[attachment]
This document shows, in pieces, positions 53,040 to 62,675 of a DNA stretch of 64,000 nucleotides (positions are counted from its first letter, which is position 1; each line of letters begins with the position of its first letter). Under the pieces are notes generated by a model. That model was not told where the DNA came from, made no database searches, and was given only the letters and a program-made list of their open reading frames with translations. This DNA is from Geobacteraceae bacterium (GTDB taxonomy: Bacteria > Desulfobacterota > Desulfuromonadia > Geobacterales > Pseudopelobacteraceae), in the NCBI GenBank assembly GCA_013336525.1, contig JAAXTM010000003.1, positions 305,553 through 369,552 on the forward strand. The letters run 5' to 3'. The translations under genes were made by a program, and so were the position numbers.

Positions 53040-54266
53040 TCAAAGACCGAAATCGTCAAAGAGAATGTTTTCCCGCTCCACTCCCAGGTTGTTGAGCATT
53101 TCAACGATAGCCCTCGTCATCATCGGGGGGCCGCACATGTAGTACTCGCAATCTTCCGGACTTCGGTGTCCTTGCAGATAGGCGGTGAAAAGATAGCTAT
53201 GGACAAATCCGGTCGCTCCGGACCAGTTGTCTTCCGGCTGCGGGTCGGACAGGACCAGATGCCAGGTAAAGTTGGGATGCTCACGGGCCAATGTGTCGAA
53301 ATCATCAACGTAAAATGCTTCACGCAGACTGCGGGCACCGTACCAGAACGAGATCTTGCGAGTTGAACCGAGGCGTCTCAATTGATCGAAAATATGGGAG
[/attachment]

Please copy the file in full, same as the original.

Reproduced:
This document shows, in pieces, positions 53,040 to 62,675 of a DNA stretch of 64,000 nucleotides (positions are counted from its first letter, which is position 1; each line of letters begins with the position of its first letter). Under the pieces are notes generated by a model. That model was not told where the DNA came from, made no database searches, and was given only the letters and a program-made list of their open reading frames with translations. This DNA is from Geobacteraceae bacterium (GTDB taxonomy: Bacteria > Desulfobacterota > Desulfuromonadia > Geobacterales > Pseudopelobacteraceae), in the NCBI GenBank assembly GCA_013336525.1, contig JAAXTM010000003.1, positions 305,553 through 369,552 on the forward strand. The letters run 5' to 3'. The translations under genes were made by a program, and so were the position numbers.

Positions 53040-54266
53040 TCAAAGACCGAAATCGTCAAAGAGAATGTTTTCCCGCTCCACTCCCAGGTTGTTGAGCATT
53101 TCAACGATAGCCCTCGTCATCATCGGGGGGCCGCACATGTAGTACTCGCAATCTTCCGGACTTCGGTGTCCTTGCAGATAGGCGGTGAAAAGATAGCTAT
53201 GGACAAATCCGGTCGCTCCGGACCAGTTGTCTTCCGGCTGCGGGTCGGACAGGACCAGATGCCAGGTAAAGTTGGGATGCTCACGGGCCAATGTGTCGAA
53301 ATCATCAACGTAAAATGCTTCACGCAGACTGCGGGCACCGTACCAGAACGAGATCTTGCGAGTTGAACCGAGGCGTCTCAATTGATCGAAAATATGGGAG